“A funny, perceptive, and much-needed book telling a much-needed story.” —Celeste Ng, author of the New York Times bestseller Little Fires Everywhere
“Written with humor and grace, with intimacy and empathy, Don’t Ask Me Where I’m From is the perfect coming of age novel for our time.” —Matt Mendez, author of Barely Missing Everything and Twitching Heart
First-generation American LatinX Liliana Cruz does what it takes to fit in at her new nearly all-white school. But when family secrets spill out and racism at school ramps up, she must decide what she believes in and take a stand.
Liliana Cruz is a hitting a wall—or rather, walls.
There’s the wall her mom has put up ever since Liliana’s dad left—again.
There’s the wall that delineates Liliana’s diverse inner-city Boston neighborhood from Westburg, the wealthy—and white—suburban high school she’s just been accepted into.
And there’s the wall Liliana creates within herself, because to survive at Westburg, she can’t just lighten up, she has to whiten up.
So what if she changes her name? So what if she changes the way she talks? So what if she’s seeing her neighborhood in a different way? But then light is shed on some hard truths: It isn’t that her father doesn’t want to come home—he can’t…and her whole family is in jeopardy. And when racial tensions at school reach a fever pitch, the walls that divide feel insurmountable.
But a wall isn’t always a barrier. It can be a foundation for something better. And Liliana must choose: Use this foundation as a platform to speak her truth, or risk crumbling under its weight.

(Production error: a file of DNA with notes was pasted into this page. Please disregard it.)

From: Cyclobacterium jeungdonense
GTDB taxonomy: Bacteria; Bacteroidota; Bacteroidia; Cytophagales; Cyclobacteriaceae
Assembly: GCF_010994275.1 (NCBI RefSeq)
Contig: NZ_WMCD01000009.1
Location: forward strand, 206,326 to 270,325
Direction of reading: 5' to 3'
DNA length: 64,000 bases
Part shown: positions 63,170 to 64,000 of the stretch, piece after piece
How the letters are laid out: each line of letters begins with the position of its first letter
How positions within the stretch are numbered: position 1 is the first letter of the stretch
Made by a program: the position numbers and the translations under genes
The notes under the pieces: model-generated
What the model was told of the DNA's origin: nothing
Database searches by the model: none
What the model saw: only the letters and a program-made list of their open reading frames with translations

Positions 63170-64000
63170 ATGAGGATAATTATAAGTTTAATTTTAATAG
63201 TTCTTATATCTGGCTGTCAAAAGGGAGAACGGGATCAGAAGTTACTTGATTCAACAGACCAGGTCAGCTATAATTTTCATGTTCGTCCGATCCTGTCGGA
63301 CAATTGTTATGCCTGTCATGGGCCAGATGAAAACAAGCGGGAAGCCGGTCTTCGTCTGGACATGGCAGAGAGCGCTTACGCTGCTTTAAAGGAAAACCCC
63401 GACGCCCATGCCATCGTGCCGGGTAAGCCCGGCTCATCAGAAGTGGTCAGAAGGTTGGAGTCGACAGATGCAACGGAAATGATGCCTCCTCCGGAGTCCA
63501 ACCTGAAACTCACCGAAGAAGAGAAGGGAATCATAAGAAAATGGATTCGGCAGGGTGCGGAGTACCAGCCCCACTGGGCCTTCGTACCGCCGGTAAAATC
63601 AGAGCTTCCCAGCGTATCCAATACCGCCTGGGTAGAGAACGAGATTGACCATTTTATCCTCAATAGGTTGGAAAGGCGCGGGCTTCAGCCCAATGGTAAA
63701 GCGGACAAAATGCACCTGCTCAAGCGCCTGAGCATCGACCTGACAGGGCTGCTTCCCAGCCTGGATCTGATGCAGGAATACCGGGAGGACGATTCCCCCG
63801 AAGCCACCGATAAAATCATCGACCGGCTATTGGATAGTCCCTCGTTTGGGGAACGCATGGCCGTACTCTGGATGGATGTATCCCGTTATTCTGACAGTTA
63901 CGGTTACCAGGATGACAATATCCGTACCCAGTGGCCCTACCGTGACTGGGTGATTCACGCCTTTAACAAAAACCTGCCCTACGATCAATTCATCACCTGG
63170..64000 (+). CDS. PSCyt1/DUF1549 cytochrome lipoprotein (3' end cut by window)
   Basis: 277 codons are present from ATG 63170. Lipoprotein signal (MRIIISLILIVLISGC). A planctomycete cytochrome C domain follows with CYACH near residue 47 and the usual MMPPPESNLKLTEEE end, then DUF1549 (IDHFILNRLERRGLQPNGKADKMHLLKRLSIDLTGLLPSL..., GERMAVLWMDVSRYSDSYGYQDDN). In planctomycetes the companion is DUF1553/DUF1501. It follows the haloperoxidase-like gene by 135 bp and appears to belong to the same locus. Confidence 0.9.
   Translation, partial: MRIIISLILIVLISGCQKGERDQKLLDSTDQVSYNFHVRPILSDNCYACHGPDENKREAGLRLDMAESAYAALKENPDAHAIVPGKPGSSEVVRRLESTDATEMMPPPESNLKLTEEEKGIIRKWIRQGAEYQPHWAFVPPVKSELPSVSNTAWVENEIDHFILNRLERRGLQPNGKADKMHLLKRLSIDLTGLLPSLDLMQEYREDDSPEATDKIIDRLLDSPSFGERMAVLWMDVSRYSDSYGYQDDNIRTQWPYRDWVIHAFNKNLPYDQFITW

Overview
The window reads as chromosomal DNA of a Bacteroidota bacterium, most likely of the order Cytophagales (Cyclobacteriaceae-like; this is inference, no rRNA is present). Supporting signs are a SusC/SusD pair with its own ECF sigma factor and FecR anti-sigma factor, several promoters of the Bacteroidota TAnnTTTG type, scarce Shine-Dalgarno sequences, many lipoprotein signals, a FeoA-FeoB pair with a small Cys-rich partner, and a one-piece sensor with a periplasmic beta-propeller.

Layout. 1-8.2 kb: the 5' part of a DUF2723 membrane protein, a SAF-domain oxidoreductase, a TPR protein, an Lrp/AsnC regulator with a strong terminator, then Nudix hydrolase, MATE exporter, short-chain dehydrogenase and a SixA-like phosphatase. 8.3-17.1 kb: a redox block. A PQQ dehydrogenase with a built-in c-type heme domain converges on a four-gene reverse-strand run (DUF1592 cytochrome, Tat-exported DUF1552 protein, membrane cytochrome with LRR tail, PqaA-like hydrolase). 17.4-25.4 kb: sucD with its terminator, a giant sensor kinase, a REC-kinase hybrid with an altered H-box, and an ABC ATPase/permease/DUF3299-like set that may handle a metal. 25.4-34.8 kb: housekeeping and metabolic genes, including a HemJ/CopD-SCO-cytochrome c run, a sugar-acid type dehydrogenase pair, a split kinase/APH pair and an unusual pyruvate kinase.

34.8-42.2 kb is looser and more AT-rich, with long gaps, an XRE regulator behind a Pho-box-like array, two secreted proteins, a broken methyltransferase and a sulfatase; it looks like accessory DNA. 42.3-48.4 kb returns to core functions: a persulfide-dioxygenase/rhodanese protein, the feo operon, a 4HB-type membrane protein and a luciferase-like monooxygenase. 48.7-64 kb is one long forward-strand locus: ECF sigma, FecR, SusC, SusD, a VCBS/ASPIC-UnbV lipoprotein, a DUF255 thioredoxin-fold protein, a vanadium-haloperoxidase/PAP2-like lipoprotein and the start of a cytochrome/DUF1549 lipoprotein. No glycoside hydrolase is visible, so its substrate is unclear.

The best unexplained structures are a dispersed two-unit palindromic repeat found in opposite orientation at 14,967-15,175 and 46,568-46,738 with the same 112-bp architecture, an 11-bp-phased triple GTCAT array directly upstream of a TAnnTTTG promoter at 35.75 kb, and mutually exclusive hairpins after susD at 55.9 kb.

About the Author
Jennifer De Leon is an author, editor, speaker, and creative writing professor who lives outside of Boston. She is the editor of Wise Latinas: Writers on Higher Education, the 2015–2016 Writer-in-Residence at the Boston Public Library, and a 2016–2017 City of Boston Artist-in-Residence. She is also the second recipient of the We Need Diverse Books grant. Don’t Ask Me Where I’m From is her debut novel.
"A thought-provoking tale about navigating race and immigration issues."
— Kirkus Reviews
"An energetically paced, boundary-pushing novel that raises important questions of race, identity, belonging, true friendship, and how to stand up for a cause you truly believe in."
"Familiar territory for readers who straddle two cultures, for anyone who has had to be a newcomer, and, in this era, anyone who has ever worried about the impact of deportation on families. A timely addition to most collections."
— School Library Journal
"De Leon’s debut handles issues such as immigration, deportation, assimilation, and Trump-era racial tensions in a humorous yet resonant way."
— Publishers Weekly